CHAPTER LIV 

 trial moved on. The witnesses for the prosecu- 
tion followed one another until the State had built 
up an arraignment that satisfied Mr. Dennis Shannon, 
when he announced that he rested. Steger at once arose 
and began a long argument for the dismissal of the case, 
but Judge Payderson would have none of it. He knew 
how important the matter was in the local political 
world. 
"I don't think you had better go into all that now, 
Mr. Steger," he said, wearily, after allowing him to 
proceed a reasonable distance. "I am familiar with the 
custom of the city, and the indictment as here made 
does not concern the custom of the city. I would like 
to hear your argument, but I don't believe it will do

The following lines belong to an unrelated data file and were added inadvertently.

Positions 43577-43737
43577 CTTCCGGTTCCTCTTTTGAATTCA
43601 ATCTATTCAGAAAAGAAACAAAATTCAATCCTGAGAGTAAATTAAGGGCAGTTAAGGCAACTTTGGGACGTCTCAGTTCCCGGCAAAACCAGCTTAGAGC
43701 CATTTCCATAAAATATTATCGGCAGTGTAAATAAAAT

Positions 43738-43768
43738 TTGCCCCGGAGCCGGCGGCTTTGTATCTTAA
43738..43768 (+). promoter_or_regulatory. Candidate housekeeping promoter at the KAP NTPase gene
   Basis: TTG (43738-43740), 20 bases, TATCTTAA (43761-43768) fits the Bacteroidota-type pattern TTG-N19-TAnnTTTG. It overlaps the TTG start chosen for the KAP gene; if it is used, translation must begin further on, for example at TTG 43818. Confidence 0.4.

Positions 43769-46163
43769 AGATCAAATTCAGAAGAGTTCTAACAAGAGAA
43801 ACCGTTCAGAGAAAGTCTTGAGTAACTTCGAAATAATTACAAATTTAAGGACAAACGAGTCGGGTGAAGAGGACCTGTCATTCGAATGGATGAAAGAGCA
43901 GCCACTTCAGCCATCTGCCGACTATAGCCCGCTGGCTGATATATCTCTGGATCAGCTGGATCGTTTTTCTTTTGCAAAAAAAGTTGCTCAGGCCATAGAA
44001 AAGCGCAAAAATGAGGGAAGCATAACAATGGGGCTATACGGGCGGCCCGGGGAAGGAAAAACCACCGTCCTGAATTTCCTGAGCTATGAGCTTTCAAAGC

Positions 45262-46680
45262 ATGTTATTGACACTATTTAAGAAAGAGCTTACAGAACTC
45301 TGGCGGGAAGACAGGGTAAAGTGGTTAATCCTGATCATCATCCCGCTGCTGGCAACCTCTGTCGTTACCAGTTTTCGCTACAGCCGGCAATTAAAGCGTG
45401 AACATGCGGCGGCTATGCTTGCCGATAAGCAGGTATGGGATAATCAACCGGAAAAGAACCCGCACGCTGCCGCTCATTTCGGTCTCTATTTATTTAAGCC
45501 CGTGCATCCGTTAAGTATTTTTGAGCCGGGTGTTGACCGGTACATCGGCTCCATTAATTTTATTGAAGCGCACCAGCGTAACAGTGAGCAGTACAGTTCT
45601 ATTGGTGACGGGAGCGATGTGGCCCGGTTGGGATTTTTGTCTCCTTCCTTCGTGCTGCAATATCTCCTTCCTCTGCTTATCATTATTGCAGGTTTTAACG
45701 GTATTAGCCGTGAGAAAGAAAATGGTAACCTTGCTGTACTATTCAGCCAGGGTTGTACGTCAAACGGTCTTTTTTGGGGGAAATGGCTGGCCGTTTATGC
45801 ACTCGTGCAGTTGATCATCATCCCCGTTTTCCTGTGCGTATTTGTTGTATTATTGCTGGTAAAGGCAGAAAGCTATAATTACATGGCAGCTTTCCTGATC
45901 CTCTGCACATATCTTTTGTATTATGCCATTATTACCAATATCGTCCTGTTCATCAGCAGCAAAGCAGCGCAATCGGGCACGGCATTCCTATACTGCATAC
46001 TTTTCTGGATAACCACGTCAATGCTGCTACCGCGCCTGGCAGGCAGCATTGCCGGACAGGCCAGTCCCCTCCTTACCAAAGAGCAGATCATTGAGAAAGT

any good. As I understand this case, it is specifically a 
question of fact—one fact—namely, whether Mr. Cow- 
perwood, your client, did or did not on a certain date 
obtain a certain sum of money under false pretenses, 
did or did not fail to perform certain duties under a 
given agreement—which in this case, as I understand, 
constitutes the charge of larceny as bailee. Now I can't 
enter into a discussion of that before a jury has had a 
chance to pass on the facts alleged. Your argument is 
with the jury, not with me. I couldn't enter into that 
now. You may renew your motion at the close of the 
defendants' case. Motion denied." 
District-Attorney Shannon, who had been listening at- 
tentively, sat down. Steger, seeing there was no chance 
to soften the judge's mind by any subtlety of argument, 
returned to Cowperwood, who smiled at the result. 
57o